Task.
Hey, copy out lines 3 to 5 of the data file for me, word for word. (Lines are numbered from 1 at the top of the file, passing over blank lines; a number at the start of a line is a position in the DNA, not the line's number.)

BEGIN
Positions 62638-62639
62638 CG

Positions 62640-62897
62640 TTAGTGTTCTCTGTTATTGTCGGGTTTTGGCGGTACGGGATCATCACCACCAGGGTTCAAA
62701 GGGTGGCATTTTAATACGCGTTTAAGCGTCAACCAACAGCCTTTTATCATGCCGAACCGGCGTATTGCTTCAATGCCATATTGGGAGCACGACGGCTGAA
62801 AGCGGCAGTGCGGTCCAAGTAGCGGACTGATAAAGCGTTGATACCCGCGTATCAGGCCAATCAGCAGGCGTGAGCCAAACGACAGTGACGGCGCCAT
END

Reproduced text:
Positions 62640-62897
62640 TTAGTGTTCTCTGTTATTGTCGGGTTTTGGCGGTACGGGATCATCACCACCAGGGTTCAAA
62701 GGGTGGCATTTTAATACGCGTTTAAGCGTCAACCAACAGCCTTTTATCATGCCGAACCGGCGTATTGCTTCAATGCCATATTGGGAGCACGACGGCTGAA